Explorer William Clark stole 10.5 million acres of land from Native Americans, new discovery reveals

A ‘once in a lifetime’ archival discovery has revealed how controversial American explorer William Clark plotted a massive seizure of land from Indigenous nations and broke a peace treaty with Britain in 1816.

The card hid under a false identity and was only attributed, dated and decoded thanks to the work of Cambridge University historian Dr Robert Lee.

Lee saw the map on microfilm under the authorship of a certain Captain Eli B. Clemson, but the scholar saw that the map made no sense given the Osage Treaty of 1808 – where the Osage Nation ceded all lands east of the fort in Missouri and Arkansas north of the Arkansas River to the United States.

Clark, one of two members of the famous Lewis and Clark Expedition that explored the interior of the United States from 1803 to 1806, was once revered as an American ‘hero’ but is the subject of controversy growing because of its reputation as a “friend of the Indians”. has been discredited.

As the William and Mary Quarterly newspaper reports, the map shows a massive land grab. Clark, then Governor of Missouri Territory, used the map to add 10.5 million acres of Sauk, Meskwaki and Iowa Territory to the United States – that’s an area equivalent to Switzerland.

“This stunning map shows how William Clark leveraged the American-Indian treaty system to promote settler supremacy in the United States at a time when he was praised for trying to protect Native lands from squatters,” said Lee in a statement. “Now we can see how scheming and dishonest he was.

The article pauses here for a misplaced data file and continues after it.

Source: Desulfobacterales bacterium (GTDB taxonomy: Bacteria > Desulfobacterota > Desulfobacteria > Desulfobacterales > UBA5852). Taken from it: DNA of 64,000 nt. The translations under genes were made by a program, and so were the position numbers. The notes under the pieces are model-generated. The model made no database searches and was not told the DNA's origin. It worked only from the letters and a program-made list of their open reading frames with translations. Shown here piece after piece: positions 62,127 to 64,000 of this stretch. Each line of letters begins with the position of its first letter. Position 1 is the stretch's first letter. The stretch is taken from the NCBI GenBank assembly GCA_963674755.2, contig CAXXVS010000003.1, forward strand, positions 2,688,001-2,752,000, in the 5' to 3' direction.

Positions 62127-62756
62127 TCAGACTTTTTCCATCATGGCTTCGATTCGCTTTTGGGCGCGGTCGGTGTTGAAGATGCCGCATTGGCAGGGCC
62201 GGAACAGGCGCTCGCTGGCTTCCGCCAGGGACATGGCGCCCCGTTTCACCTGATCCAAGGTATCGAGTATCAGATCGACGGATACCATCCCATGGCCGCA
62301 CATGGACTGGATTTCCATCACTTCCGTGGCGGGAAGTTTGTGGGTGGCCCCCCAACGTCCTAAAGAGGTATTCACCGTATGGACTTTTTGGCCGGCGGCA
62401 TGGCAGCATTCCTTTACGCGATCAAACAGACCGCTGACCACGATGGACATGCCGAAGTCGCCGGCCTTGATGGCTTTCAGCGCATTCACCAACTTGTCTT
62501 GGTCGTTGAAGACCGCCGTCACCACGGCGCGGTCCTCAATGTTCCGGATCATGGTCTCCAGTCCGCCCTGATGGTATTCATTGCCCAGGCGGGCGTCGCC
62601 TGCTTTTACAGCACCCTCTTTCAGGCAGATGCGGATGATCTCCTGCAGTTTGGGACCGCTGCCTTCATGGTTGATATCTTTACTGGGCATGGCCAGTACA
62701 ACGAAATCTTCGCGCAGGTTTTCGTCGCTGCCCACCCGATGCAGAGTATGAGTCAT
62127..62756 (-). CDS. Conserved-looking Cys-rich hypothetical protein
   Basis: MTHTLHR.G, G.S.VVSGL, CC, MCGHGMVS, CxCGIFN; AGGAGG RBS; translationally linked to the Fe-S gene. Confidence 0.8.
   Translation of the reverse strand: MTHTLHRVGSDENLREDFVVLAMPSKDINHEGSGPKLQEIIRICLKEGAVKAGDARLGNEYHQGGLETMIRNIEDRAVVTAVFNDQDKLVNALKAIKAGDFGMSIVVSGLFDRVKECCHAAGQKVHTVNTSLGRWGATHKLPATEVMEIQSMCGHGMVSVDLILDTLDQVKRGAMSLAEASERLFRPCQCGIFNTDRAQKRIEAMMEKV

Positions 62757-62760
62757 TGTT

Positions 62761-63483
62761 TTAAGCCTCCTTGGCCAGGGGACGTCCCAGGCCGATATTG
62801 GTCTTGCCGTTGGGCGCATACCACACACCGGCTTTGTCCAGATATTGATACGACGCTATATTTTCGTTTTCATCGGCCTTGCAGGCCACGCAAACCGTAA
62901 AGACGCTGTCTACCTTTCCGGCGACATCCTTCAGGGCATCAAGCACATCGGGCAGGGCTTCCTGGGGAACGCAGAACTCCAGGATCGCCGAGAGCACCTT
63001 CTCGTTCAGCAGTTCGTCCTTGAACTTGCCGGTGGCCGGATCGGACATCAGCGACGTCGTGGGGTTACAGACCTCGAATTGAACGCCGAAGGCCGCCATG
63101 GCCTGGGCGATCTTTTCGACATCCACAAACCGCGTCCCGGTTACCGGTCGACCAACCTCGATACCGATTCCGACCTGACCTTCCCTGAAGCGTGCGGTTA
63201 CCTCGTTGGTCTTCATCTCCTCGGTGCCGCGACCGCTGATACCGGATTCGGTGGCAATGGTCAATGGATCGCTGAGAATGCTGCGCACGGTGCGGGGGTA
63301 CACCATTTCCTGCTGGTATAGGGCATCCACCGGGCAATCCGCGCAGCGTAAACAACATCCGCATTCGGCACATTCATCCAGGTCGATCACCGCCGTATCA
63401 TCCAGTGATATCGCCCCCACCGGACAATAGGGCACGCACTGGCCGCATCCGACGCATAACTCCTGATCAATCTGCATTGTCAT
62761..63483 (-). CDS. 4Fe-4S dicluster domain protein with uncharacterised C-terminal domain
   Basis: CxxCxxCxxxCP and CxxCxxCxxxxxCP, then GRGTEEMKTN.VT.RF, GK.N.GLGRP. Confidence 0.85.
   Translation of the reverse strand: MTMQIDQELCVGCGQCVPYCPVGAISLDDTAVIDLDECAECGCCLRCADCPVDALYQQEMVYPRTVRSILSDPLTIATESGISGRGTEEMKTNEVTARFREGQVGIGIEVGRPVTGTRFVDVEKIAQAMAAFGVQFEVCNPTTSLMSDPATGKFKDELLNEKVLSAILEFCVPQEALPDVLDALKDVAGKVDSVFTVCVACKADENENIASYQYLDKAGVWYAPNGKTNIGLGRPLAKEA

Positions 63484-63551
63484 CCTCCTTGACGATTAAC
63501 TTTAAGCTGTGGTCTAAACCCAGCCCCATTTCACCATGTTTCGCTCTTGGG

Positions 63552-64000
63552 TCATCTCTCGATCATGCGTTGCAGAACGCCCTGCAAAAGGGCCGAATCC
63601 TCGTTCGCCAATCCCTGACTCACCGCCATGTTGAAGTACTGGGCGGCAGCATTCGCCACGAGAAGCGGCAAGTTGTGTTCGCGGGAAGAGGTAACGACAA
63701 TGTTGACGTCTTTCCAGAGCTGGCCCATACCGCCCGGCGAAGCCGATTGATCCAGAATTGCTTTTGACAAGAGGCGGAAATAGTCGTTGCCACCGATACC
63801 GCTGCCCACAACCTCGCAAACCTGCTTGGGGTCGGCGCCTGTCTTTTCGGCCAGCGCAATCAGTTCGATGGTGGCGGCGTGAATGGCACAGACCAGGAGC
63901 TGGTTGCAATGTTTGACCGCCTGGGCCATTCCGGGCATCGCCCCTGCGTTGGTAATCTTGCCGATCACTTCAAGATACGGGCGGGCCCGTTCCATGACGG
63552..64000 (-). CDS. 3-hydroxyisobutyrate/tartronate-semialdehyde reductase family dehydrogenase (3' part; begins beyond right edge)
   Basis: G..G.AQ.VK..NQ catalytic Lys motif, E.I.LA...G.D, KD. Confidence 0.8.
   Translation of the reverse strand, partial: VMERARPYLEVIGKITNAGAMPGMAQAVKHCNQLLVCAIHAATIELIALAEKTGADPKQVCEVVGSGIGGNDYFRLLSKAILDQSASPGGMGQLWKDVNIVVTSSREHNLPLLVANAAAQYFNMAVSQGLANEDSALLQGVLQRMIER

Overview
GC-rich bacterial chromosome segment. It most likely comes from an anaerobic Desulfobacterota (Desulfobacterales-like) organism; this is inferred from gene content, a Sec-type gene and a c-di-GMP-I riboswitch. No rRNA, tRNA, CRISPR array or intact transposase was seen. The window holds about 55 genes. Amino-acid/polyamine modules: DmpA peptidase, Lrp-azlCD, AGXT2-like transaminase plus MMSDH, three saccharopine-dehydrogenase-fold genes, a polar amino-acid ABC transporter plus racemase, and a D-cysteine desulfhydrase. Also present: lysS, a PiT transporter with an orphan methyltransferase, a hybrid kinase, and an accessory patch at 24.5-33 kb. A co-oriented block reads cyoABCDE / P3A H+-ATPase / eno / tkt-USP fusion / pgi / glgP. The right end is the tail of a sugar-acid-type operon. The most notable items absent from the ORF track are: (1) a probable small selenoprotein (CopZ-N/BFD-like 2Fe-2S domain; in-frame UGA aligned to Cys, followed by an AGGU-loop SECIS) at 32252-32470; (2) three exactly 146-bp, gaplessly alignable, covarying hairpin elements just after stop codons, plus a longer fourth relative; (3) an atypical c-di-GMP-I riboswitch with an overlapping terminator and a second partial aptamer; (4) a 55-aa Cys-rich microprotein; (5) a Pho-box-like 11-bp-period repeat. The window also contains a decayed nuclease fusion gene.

William Clark, Map of the Extent of Settlement in the Mississippi Valley (1816). Image Credit: National Archives and Records Administration, Washington, DC

Scholars have explained how the style, spelling and symbols are consistent with Clark’s work – but it is one particular line that is key to restored authorship. The map, lost in 1951, was accompanied by a letter from Clark describing the line between Arkansas and the Red River.

This line is a unilateral overhaul of the 1808 treaty, taking half of present-day Missouri from the indigenous peoples living in the area. He also broke the Treaty of Ghent, which ended the War of 1812 with Britain. The official order was to restore pre-war borders, including those with Indigenous nations.

“A naïve interpretation could say that he found a huge loophole in the Treaty of Ghent. A realistic man would say he smashed it to grab a landmass three times the size of Connecticut,” Lee explained.

“Clark’s land grab worked by denying that his post-war interpretation of the Osage Treaty was novel. He carefully nurtured the fiction that he had clarified an ancient boundary, not fabricated. This plan worked so well that historians have tended to believe it or ignore the incident altogether.

The new (and cheap) land attracted thousands of emigrants, many of whom were slavers. A growing settler population led to Missouri becoming a state in 1821, and the claims of the Sauks, Meskwakis, and Iowans were ignored. Clark paid the Nations half a cent per acre in 1824, when the territory was selling for $4 to $12 an acre.

Clark is believed to be responsible for taking 419 million acres of Indigenous land. That’s about one-third of all land claimed by the United States at the time of Clark’s death in 1838.

Land grabbing has contributed to generations of hardship for Sauks, Meskwakis and Iowa.

Nohemi M. Moore